Saturday, April 24, 2010

HIPerWall: Really Big Collaboration, Really Big!

Photo: Anne Helmond

I just learned about HIPerWall from John Sviokla's blog posting "It's Time to Reinvent Knowledge Work." You can access the blog here!.

The HIPerWall - or Highly Interactive Parallized Display Wall - is a spinoff from the University of California at Irvine (UCI, and is based on research and technology at UCI's California Institute for Telecommunications and Information Technology (Calit2). Basically, the HIPerWall's software, enables a very large electronic canvas for creating very large video walls out of standard computer, monitors, and an Ethernet network. John didn't mention the wall itself, but a link in his blog took me to an article about two Calit2 affiliated professors (Steven G. Potkin and James H. Fallon) who were using a wall to help them identify the genes associated with schizophrenia (something one of my sons is also working on, and so I was further intrigued).

The researchers had to try and find patterns in a huge amount of data that could help them connect the millions of dots into a genetic picture. The 200-million-pixel,40 by 10 foot wall gave them larger-than-life views of their data sets at very high resolutions. As the Calit2 article said, ". . . they could scrutinize multiple data set sets simultaneously, comparing and contrasting images while they rotated, dissected, spliced and superimposed them." The wall also facilitated collaboration with other researchers in cognitive science, physics, informatics, computer science, neuroanatomy, statistics and genetics. The data was dynamic, could be grouped in many ways (e.g., gender, severity of illness). Before such a high-tech visualization tool, researchers had to grind their way millions of data-gerated numbers.

Use of the wall led to the identification of two genes associated with schizophrenia, and the researchers are now investigating genetic risk factors for Alzheimers.

As John says in his blog, other organizations (such as businesses) need to learn from these labs and consider how their own knowledge workers and potentially high-value teams think together, use information together, innovate together, learn and re-learn together. Tools like the HIPerWall not only help generate new knowledge, they feed curious imaginations that will disturb and overturn existing paradigms,and so present us with new ways of seeing. As Einstein said, "Imagination is more important than knowledge." Imagination is where knowledge begins life.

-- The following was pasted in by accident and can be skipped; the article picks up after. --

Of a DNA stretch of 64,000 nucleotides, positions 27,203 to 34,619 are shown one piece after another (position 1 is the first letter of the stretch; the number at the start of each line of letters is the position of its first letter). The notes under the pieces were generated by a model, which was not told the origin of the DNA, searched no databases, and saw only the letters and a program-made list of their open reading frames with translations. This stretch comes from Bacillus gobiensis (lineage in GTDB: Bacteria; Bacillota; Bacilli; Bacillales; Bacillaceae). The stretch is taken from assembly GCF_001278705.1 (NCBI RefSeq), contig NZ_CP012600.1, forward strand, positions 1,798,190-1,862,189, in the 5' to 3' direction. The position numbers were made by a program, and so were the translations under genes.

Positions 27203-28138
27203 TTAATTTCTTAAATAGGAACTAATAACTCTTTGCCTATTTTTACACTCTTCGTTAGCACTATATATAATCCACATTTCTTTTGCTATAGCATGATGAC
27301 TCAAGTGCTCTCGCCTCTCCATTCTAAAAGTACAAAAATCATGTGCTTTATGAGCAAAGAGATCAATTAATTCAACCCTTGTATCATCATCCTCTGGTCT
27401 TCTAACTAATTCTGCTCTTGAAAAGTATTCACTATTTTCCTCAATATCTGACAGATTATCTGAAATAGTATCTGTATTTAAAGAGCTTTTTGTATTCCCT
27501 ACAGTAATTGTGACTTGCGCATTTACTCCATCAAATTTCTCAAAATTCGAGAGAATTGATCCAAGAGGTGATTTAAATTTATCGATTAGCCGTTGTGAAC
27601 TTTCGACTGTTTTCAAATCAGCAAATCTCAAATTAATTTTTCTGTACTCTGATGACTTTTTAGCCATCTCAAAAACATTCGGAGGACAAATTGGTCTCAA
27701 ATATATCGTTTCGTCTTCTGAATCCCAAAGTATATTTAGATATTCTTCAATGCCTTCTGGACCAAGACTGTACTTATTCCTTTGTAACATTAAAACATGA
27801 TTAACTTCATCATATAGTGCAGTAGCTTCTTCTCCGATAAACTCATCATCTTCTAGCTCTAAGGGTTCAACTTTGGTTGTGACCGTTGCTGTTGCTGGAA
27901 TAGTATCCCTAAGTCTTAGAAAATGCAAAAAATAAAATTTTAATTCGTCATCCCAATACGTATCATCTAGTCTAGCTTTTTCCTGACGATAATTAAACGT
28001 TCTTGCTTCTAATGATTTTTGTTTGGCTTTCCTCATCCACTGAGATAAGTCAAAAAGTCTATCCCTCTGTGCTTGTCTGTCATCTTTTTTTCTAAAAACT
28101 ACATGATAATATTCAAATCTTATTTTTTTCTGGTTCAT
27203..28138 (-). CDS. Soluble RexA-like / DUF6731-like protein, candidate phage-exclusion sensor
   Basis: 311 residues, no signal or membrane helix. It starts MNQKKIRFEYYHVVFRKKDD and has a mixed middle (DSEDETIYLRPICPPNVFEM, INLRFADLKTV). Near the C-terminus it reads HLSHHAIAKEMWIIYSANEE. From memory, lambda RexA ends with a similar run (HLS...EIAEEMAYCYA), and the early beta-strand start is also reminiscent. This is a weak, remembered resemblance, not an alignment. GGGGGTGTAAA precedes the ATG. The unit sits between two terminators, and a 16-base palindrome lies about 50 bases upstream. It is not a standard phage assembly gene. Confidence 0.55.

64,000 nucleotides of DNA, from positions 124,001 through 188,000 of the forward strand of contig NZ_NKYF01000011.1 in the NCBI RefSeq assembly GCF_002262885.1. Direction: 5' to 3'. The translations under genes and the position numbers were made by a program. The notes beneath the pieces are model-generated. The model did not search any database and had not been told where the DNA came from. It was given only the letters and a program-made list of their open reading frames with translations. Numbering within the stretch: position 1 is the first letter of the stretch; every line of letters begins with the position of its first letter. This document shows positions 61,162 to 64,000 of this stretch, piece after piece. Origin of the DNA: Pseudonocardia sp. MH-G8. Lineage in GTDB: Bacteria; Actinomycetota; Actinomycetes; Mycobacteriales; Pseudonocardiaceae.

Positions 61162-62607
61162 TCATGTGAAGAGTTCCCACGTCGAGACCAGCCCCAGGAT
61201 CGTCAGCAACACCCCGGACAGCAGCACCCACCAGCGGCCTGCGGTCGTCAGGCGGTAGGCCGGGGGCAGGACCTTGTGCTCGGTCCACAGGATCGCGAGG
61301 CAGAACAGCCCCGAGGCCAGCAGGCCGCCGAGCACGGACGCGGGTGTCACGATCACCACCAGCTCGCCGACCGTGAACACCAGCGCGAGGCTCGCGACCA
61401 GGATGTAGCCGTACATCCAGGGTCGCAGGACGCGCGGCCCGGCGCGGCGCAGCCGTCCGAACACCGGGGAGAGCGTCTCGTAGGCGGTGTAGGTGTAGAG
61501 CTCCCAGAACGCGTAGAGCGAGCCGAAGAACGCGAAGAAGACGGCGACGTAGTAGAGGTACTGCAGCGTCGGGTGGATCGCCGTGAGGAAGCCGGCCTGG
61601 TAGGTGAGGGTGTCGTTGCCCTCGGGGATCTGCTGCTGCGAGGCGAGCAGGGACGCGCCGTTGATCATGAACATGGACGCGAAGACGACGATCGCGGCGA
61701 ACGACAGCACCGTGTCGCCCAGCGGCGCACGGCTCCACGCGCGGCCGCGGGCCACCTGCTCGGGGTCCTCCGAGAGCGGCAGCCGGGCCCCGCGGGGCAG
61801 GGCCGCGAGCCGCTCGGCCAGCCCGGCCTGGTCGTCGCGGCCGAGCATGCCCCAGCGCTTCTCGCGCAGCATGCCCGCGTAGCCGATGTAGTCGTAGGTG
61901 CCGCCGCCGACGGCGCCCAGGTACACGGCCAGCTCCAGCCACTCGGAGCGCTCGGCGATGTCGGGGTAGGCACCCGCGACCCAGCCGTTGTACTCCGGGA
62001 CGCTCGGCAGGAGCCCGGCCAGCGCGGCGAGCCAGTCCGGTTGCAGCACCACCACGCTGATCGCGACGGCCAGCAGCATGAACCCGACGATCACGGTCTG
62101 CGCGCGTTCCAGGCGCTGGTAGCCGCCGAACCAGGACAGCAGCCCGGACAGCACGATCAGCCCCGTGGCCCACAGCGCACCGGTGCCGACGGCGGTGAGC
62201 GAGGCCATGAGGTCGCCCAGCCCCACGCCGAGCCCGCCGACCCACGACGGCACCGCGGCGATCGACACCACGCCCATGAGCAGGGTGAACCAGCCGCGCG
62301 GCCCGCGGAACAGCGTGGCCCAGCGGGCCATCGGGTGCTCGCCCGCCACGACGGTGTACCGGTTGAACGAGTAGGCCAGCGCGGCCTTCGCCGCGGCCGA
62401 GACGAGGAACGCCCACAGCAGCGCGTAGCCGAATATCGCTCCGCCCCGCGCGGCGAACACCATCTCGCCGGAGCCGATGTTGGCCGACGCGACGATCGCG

To learn more about the HIPerWall you can visit here. You can also see a number of videos on YouTube, including ones where researchers are playing Guitar Hero 2 on the wall. Fun times!

Monday, April 5, 2010

Emerging Markets Are Pretty Developed on the Collaboration Front

In May 2009, Frost & Sullivan conducted an online survey of 3,662 Information Technology and line-of-business decision-makers in 10 countries in Asia-Pacific, Europe and the United States. The study - sponsored by Verizon and Cisco - wanted to find out how professionals work together using advanced collaboration tools. Here are some of the most interesting findings:

China is embracing unified communication and collaboration (UC&C) tools - 89 percent use some form of Voice over Internet Protocol (VoIP) as their primary phone service

India sees the biggest return on their collaboration investment They have the lowest average spend on UC&C, but the highest return on capital

India is the most telecommute-friendly country, followed by Hong Kong, and with the US and China third

China has the largest proportion of its firms currently having both desktop videoconferencing (69 percent) and immersive video (62 percent. India is second and the US third

Chinese organizations ranked first with the highest percentage of companies giving advanced collaboration tools to their non-management employees. The US ranked second and Australia third

Differences in regional perceptions are very interesting:

Feel that communications technologies give them control over their lives, and allow for a better balance between life and work
Are most concerned about the security of their information
Like the ability to telecommute
Find the technologies are invalauble to help them stay in the loop and keep business moving forward

Like to work in the office, as opposed to working from home
Are least likely to multitask while on a conference call
Prefer in person meetings
Are least likely to disconnect from communications technologies in order to preserve their privacy

Highest percentage of all regions who believe that they lead busy professional lives
Readily substitute communications technologies for business travel
Like the ability to telecommute, and if possible, would do most of their work from home
Guard their privacy, often sending calls to voice mail or disconnect instant messaging so as not to be disturbed

The global collaborative infrastructure continues to develop at a rapid rate. Unfortunately,work cultures usually drag behind for many years, and so the value-generating potential at the Talent-Technology interface remains just that - potential. But, let's change that!